“How might you creatively engage a diverse, international group of around 120, both face-to-face and online, to reflect, learn and bond together in celebrating 20 years of collective achievement?”
This was the question facing Michael Ambjorn and I as we prepared to work with the European Training Foundation (ETF) in Turin earlier this month. Part of the answer lay in the ‘Wall of Wonder’ method of ICA’s Technology of Participation, captured by Michael in a timelapse (below – the #FacHistory hashtag at the end refers to another 20-year anniversary project currently underway and using the method, Celebrating the development of facilitation – world-wide and history long.)
ETF is a decentralised agency of the European Union that supports transitional and developing countries “to harness the potential of their human capital through the reform of education, training and labour market systems”, within the context of the EU’s external relations policy. Michael and I were engaged on behalf of AlignYourOrg to design and facilitate a one day celebration and team-building event for current and former staff, with an element of online digital engagement as well. We had some fun with that, as you can see here!
The ETF team had arranged for professors and students of Turin’s Albertina Academy of Fine Arts to lead creative arts workshops on the day, so we were to integrate that into the programme. A launch event in early April enabled us and the artists to meet many of the staff, and to begin to prepare together for the main event. Art teams were formed and team badges distributed, team ‘historians’ and ‘archaelogists’ were appointed to unearth and collect artefacts and mementoes to share, and the all-important #ETF20 hashtag was announced to curate online contributions.
The day itself was held at a fabulous venue, the former munitions factory Arsenale of Peace, which allowed us the use of multiple large indoor spaces and a beautiful sunny courtyard as well. In our opening session in the theatre space we presented the aims and agenda of the day, below (click the image to enlarge).
We then moved to the courtyard for a ‘constellations’ energiser, captured by Michael in another timelapse. First participants formed ‘human’ maps’ depicting where they were born, and then the location of a memorable event with ETF. Then they lined up in order of day & month of birth, and then in order of their first involvement with ETF. This warmed people up literally, as well as in terms of sharing something of themselves and their stories of involvement with ETF. We then distributed playing cards in order of participants’ first involvement, to assign them to 12 groups of 10 (by card number, excluding aces) such that each group had an equal mix of ‘old-timers’ and ‘new comers’.
The ToP Wall of Wonder (or Historical Scan) method is a powerful tool to enable a group to share and learn from their varied perspectives of a journey through history, to review the past in order to prepare for the future. In the first stage of this Wall of Wonder session, the 12 groups were invited to brainstorm and share memorable events and milestones in the 20 years history of ETF from 1994 to 2014, and anticipate future events to 2020 and beyond as well. Events were brainstormed and stories were shared at the personal and world level, as well as at the level of ETF itself, and written on cards and plotted on a timeline on the ‘sticky wall‘ at the front of the room. Participants drew on their collected artefacts and mementoes for inspiration, and plotted photographs alongside their cards – including polaroids of each of them, taken by Michael on the day, and plotted to indicate their date of first involvement with ETF. You can see all their movement in the timelapse above, as the timeline takes shape as the front of the room.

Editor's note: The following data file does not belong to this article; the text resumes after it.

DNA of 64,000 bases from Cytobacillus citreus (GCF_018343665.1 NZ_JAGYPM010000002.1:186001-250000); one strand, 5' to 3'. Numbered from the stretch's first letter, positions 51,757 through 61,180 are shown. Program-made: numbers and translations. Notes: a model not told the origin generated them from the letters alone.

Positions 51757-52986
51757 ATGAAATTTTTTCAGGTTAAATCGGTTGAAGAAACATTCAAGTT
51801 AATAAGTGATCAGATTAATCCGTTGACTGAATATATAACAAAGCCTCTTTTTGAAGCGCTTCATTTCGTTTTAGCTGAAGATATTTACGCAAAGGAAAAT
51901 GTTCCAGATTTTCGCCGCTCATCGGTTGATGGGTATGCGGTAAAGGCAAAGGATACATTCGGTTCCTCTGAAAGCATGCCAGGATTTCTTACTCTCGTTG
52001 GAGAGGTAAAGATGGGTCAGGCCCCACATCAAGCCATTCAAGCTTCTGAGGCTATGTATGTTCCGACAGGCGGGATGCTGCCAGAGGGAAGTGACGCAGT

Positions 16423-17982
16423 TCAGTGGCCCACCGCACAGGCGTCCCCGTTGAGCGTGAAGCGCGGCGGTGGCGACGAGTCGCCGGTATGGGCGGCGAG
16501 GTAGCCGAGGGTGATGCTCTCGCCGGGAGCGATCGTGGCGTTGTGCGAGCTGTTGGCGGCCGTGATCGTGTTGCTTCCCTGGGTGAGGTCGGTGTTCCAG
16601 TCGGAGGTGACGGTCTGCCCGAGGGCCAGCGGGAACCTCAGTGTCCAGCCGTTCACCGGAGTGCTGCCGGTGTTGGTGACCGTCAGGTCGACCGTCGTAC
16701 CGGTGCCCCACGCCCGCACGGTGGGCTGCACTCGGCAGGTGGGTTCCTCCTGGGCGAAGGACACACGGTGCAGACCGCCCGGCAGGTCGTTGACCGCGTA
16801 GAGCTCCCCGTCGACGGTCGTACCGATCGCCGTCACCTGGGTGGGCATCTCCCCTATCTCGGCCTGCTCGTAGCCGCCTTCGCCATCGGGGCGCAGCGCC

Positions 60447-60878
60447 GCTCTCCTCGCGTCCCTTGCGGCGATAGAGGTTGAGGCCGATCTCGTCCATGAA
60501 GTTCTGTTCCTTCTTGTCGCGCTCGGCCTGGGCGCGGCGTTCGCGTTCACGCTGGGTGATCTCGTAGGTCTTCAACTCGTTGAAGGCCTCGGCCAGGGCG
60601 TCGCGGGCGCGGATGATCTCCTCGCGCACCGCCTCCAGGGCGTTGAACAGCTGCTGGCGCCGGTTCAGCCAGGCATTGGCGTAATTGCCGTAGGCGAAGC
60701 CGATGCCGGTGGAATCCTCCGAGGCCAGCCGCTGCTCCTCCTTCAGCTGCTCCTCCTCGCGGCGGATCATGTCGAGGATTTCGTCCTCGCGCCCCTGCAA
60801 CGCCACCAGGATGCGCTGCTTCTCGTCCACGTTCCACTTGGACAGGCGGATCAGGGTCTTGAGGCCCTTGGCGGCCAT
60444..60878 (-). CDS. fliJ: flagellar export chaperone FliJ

For the second stage of the session, we introduced an element of the World Cafe conversation method by inviting participants to move tables to form 12 new groups – this time according to the suit of the playing card they had each been given (3 groups for each of the four suits). In these new groups they shared some of the stories they had told and heard, and some more, and began to discern impacts between world, ETF and personal levels, and trends over time. After each stage of the session the 12 tables shared stories and insights with each other in plenary, culminating in suggestions for what name to give to their shared journey of 20+ years.
Below are just a few of the day’s tweets, to indicate how it was received, and a handsome recommendation received from Bent Sorensen, ETF Director of Communications, on LinkedIn. For more on the day as a whole (in tweets, images and more timelapses!) click on the final image below for #ETF20 on storify, and see the beautiful ETF video of the day.
If you find yourself struggling with a similar question, or if you could use any help with engaging and aligning your stakeholders, please contact me or Michael. Otherwise do anyway join us on twitter! @martingilbraith @michaelambjorn